The comments of Knesset member Bishara and Al-Wafd actually point to another, deeper problem with the planned Israeli defenses. Both the Berlin Wall and apartheid created artificial separation where there was no natural one and both ultimately crumbled. Similarly, the 1967 "Green Line" is not a natural boundary, it merely delineates the armistice lines of the 1948 War of Independence. A fence along an almost arbitrary line down the middle of one natural geographic unit will not hold up over time, as the two sides of the line are naturally interdependent. This can be seen most acutely in the organic unification of the Arab municipalities of Baka al-Gharabiya in pre-'67 Israel and Baka al-Sharakiya in the administered territories. Many Arab villages along the "Green Line" are dependent on Jewish communities on the other side of the line for much of their income, and many Arabs throughout Palestinian Authority areas work in pre-'67 Israel.

In implementing the "wall" Israel is also backpedaling away from its own policy in facing and defeating Arab aggression. It has returned to the age of the "Wall and Tower" settlements (homa umigdal), established to defend Jews from the violence of the 1936-39 nationwide Arab riots. The founders of Kibbutz Hanita in the western Galilee, one of 57 such Jewish settlements, "proposed they defend themselves by setting up a protective wall all around the settlement, by digging trenches and erecting towers for look-out posts." While that may have been appropriate when the Jews were not in a position to exercise authority as a sovereign state, that period was to have ended a long time ago. Indeed, the Israeli military doctrine, until the implementation of the Oslo Accords, was quite different from the "Wall and Tower" mentality. Not dependent on passive defensive measures, the IDF took the battle to the enemy's territory as quickly as possible, exacting a heavy price on the aggressor's home turf.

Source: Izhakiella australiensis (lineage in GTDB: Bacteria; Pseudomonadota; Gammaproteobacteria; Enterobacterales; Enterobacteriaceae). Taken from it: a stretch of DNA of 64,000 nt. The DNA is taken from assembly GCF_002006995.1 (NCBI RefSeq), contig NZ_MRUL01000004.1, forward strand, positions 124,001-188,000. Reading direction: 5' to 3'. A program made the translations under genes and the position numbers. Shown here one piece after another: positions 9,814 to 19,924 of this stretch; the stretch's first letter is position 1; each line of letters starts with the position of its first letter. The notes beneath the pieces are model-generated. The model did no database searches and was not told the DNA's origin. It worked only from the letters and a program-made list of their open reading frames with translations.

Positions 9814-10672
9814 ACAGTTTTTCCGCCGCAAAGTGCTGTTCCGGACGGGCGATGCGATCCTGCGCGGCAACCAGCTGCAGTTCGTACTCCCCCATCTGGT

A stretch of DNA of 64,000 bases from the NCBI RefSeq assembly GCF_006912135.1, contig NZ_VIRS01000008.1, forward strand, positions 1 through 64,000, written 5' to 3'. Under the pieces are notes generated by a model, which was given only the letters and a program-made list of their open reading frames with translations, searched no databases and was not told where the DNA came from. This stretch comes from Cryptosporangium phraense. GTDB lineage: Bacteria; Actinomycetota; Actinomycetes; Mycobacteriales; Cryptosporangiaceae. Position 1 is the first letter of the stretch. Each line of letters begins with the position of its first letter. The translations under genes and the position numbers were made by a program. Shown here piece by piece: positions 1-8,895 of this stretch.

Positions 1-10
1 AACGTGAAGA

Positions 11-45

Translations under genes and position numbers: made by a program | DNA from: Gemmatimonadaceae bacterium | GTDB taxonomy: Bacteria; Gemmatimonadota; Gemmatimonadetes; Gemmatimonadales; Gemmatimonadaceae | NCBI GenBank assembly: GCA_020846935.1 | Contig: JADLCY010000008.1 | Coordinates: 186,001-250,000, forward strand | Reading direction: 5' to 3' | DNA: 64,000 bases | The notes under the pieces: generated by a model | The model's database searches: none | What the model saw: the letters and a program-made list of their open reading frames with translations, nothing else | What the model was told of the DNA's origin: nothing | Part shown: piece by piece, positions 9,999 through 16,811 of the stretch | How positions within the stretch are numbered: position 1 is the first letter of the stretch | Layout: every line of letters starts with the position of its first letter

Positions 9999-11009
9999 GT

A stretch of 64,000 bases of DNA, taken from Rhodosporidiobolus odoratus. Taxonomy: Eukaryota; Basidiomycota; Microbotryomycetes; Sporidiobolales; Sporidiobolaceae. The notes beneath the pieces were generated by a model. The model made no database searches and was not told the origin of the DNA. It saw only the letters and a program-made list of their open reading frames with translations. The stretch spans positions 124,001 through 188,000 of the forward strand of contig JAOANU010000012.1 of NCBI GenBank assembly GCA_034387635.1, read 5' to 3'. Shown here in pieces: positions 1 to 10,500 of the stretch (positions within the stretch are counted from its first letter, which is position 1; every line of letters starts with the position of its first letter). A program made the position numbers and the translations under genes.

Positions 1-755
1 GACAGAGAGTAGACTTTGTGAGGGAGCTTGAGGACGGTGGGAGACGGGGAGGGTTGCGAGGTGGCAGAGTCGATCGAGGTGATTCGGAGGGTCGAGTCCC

David Raziel, commander in chief of the Irgun from 1937-1941, said it best 60 years ago, "If the objective of the war is to break the will of the enemy…we clearly cannot be content with defensive action.…Such a method of defense, which enables the enemy to attack as he sees fit and to retreat at will, to reorganize and to attack again -- such defense is known as 'passive defense' and ends in defeat and ruin… he who does not wish to be defeated must attack." The lack of a decisive, swift and overwhelming military response to PLO-backed terrorist attacks, from the very beginning of the "Oslo process," along with the current construction of a "Great Wall of Israel," indicate to the Arabs that the Jews are in retreat, locking the gates of the ghetto at night for fear of marauding pogromchiks. Unless that impression is quickly reversed, renewed and novel Arab attacks may turn the latest Israeli defensive measure into another "Wailing Wall."